Q&As

In the context of a lease prohibiting pets in a flat, is there any case law on the interpretation of the words 'which may cause a nuisance'?

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Published on LexisPSL on 01/03/2016

The following Property Disputes Q&A provides comprehensive and up to date legal information covering:

  • In the context of a lease prohibiting pets in a flat, is there any case law on the interpretation of the words 'which may cause a nuisance'?
  • Contractual interpretation
  • What is nuisance?
  • Consent to assignment

In the context of a lease prohibiting pets in a flat, is there any case law on the interpretation of the words 'which may cause a nuisance'?

Contractual interpretation

The principles of construction for deeds and non-testamentary instruments: Halsbury's Laws of England [364].

As set out in the above Practice Note, applying the reasonableness test, one can reasonably say that lease does not exclude all animals to be kept in the premises but only those which may cause annoyance and/or nuisance. Also, more often than not, residential leases prohibit tenants from keeping any animal on their premises and applying the 'matrix of facts test' the assignor can use general market practice to strengthen its argument.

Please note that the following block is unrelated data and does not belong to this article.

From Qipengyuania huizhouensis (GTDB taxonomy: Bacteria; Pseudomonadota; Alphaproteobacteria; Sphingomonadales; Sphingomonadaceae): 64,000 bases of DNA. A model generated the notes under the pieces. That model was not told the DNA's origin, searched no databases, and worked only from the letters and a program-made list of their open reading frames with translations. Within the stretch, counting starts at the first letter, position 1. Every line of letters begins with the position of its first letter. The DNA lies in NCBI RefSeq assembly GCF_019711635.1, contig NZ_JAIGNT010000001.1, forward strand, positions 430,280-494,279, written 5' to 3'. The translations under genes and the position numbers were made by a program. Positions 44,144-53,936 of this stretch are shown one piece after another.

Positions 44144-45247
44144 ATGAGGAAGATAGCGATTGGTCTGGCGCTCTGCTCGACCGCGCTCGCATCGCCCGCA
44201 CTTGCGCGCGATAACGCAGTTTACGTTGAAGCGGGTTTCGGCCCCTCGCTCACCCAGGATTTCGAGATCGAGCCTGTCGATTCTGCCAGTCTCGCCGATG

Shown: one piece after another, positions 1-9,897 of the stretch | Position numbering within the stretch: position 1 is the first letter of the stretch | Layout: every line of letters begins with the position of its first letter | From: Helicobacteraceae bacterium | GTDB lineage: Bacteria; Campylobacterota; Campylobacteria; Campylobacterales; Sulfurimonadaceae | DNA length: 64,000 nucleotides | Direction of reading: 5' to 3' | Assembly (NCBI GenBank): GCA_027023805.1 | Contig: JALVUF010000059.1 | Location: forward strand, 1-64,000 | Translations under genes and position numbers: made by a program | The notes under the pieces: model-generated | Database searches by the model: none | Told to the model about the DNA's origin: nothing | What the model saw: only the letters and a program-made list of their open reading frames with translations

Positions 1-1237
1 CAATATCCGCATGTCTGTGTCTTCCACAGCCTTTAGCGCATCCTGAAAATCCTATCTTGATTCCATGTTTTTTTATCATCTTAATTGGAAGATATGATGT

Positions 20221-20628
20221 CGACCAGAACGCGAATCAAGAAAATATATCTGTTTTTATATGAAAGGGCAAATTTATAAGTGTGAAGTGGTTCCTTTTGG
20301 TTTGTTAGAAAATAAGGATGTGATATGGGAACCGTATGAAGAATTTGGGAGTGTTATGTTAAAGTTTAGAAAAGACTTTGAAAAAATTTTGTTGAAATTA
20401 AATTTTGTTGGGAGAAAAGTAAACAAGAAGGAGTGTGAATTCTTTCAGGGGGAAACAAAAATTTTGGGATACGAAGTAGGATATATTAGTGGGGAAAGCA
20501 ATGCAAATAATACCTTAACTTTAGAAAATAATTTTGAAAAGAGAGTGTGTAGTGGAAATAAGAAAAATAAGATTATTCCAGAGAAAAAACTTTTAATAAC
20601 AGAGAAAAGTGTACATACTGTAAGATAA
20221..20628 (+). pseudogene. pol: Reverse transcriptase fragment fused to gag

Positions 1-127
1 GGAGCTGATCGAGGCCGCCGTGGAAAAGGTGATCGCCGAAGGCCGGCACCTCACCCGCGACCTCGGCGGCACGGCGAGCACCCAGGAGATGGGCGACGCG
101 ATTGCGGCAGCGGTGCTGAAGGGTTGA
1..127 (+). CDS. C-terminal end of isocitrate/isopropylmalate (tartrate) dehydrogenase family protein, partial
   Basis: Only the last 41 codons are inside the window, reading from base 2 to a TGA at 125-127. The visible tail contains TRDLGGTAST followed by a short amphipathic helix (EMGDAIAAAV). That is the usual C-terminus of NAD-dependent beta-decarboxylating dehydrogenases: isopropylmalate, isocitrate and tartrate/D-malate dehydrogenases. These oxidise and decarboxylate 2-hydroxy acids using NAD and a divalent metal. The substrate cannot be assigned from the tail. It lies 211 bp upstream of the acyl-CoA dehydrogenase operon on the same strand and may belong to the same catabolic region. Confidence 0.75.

The question which therefore follows is what can constitute nuisance?

What is nuisance?

For private nuisance generally, see Practice Note: Establishing a claim for private nuisance.

As explained in the above Practice Note, private nuisance protects the claimant’s use and enjoyment of their land by balancing the interest of the claimant in enjoying their land, against the interest of the defendant in enjoying their land.

In assessing the interests of the parties and what ‘may’ constitute a nuisance, the court employs the test of reasonableness and takes into account a variety of factors including:

  1. ordinary user—The ordinary user of premises cannot amount to a nuisance. If an ordinary user does in fact interfere with the enjoyment of

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